Riiiight. Far more likely we are headed toward the world depicted in Elysium. And no, I am not referring to the orbiting colony of rick phuks, either.

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  5. I would call it a senior support pension. Why be vague?

    CEOs generally get stock every year or options to buy the stock at a low price. I presume the difference in the market and what they paid equates to gain. And that is income. If not, we need a change in tax code to reflect that. They don’t work for a dollar and get nothing. When stock is sold, that is also income…as well as dividends.

    Why live in a crowed super high cost city when you don’t have to? Just move to Florida when you retire. And almost every State has some way for seniors to get cheaper property tax including New York: https://www.tax.ny.gov/pit/property/exemption/seniorexempt.htm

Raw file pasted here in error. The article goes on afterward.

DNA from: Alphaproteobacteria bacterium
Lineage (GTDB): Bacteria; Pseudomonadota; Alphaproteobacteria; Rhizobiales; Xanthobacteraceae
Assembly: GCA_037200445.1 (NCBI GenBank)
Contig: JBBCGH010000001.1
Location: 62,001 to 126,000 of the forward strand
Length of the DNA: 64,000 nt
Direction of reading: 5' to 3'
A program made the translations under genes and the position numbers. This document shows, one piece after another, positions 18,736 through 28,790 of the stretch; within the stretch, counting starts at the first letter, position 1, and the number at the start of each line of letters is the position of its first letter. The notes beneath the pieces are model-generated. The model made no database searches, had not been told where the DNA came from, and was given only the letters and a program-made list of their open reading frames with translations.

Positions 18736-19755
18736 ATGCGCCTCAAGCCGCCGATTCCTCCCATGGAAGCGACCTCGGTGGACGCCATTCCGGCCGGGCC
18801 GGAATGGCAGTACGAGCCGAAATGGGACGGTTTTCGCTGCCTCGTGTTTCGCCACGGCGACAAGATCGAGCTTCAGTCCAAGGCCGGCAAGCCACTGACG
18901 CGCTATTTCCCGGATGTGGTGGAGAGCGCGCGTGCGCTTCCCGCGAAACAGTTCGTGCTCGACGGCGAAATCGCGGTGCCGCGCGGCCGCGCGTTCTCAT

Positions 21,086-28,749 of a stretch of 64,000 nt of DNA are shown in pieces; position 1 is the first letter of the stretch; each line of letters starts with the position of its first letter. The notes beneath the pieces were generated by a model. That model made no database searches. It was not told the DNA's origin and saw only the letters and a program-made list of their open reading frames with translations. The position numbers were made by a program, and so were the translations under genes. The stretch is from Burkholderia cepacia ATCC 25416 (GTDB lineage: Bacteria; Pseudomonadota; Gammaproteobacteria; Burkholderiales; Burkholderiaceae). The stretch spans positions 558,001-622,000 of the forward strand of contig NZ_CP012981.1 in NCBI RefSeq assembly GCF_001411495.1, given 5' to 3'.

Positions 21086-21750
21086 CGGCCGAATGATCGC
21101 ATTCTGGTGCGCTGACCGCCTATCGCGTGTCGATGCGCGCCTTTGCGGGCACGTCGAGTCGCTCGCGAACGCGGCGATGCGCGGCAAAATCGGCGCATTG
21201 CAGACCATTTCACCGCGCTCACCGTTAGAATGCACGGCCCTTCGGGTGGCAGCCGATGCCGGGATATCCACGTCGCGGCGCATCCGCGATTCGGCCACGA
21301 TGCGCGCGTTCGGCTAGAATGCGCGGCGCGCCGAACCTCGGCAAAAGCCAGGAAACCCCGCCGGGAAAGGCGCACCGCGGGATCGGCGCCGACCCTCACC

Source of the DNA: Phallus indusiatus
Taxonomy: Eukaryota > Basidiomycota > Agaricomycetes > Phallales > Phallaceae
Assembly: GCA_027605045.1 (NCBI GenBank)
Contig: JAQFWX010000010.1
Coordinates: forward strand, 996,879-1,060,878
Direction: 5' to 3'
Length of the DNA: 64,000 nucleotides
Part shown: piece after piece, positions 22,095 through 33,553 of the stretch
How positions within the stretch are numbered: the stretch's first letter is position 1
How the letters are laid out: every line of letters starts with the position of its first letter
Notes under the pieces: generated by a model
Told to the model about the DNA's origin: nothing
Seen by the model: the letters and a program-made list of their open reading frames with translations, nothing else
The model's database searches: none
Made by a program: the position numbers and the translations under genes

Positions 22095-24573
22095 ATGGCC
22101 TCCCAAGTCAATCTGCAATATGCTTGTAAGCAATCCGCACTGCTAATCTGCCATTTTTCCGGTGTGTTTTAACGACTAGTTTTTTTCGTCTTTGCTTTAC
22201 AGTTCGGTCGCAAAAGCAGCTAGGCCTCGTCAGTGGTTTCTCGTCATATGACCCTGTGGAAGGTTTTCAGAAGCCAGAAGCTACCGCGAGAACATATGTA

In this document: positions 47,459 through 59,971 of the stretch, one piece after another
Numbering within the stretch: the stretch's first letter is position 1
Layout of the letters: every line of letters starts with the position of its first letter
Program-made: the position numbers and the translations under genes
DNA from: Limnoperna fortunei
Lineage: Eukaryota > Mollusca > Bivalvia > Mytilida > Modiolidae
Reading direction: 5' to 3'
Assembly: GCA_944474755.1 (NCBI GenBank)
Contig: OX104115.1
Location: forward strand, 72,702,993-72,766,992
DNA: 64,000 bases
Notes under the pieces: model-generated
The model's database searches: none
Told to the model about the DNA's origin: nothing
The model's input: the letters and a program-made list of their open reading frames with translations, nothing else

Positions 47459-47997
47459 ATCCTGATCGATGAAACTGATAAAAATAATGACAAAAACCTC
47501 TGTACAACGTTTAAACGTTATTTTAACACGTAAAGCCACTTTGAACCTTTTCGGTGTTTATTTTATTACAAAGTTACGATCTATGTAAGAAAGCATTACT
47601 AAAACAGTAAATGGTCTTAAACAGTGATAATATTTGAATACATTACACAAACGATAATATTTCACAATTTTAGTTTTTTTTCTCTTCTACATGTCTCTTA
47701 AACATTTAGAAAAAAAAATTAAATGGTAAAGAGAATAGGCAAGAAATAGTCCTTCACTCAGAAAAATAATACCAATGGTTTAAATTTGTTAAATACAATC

That average earning person could be an average of the State rather than an average of the whole country.

    If you are retired and you are still earning what the average worker earns, there is no way you are hurting. People build up savings, buy homes when they are younger, their children move away. You generally do not eat as much when retired. Don’t use as much fuel. And, as I said, they almost always have some major tax reduction on their home. Prop 13 in California sort of works that way but is a bit more sloppy.

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  6. I really hope we get something like that as soon as predicted. Humanity needs it.